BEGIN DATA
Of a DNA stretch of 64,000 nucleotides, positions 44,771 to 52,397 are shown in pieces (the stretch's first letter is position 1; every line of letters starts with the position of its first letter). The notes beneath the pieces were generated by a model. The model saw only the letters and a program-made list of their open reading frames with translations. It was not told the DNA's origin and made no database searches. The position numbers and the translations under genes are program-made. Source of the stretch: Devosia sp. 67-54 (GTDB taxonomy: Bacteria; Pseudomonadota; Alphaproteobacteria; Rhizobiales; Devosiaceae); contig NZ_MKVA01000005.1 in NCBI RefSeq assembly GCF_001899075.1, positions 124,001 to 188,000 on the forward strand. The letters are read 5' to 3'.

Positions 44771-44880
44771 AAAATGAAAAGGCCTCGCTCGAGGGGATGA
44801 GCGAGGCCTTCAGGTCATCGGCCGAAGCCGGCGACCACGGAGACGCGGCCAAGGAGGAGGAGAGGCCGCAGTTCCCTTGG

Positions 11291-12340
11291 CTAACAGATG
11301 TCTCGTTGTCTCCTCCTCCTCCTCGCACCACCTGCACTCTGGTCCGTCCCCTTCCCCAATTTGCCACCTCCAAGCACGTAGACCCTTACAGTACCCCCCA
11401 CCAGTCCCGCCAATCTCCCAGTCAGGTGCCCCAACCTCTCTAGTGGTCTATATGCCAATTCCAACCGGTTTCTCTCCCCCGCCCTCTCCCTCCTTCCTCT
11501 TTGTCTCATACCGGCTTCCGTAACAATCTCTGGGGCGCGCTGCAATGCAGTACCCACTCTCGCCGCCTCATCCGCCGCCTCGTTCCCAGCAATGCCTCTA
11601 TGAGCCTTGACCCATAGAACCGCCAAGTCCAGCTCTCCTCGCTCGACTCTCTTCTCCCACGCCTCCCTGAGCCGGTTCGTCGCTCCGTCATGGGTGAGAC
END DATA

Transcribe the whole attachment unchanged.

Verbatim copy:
Of a DNA stretch of 64,000 nucleotides, positions 44,771 to 52,397 are shown in pieces (the stretch's first letter is position 1; every line of letters starts with the position of its first letter). The notes beneath the pieces were generated by a model. The model saw only the letters and a program-made list of their open reading frames with translations. It was not told the DNA's origin and made no database searches. The position numbers and the translations under genes are program-made. Source of the stretch: Devosia sp. 67-54 (GTDB taxonomy: Bacteria; Pseudomonadota; Alphaproteobacteria; Rhizobiales; Devosiaceae); contig NZ_MKVA01000005.1 in NCBI RefSeq assembly GCF_001899075.1, positions 124,001 to 188,000 on the forward strand. The letters are read 5' to 3'.

Positions 44771-44880
44771 AAAATGAAAAGGCCTCGCTCGAGGGGATGA
44801 GCGAGGCCTTCAGGTCATCGGCCGAAGCCGGCGACCACGGAGACGCGGCCAAGGAGGAGGAGAGGCCGCAGTTCCCTTGG

Positions 11291-12340
11291 CTAACAGATG
11301 TCTCGTTGTCTCCTCCTCCTCCTCGCACCACCTGCACTCTGGTCCGTCCCCTTCCCCAATTTGCCACCTCCAAGCACGTAGACCCTTACAGTACCCCCCA
11401 CCAGTCCCGCCAATCTCCCAGTCAGGTGCCCCAACCTCTCTAGTGGTCTATATGCCAATTCCAACCGGTTTCTCTCCCCCGCCCTCTCCCTCCTTCCTCT
11501 TTGTCTCATACCGGCTTCCGTAACAATCTCTGGGGCGCGCTGCAATGCAGTACCCACTCTCGCCGCCTCATCCGCCGCCTCGTTCCCAGCAATGCCTCTA
11601 TGAGCCTTGACCCATAGAACCGCCAAGTCCAGCTCTCCTCGCTCGACTCTCTTCTCCCACGCCTCCCTGAGCCGGTTCGTCGCTCCGTCATGGGTGAGAC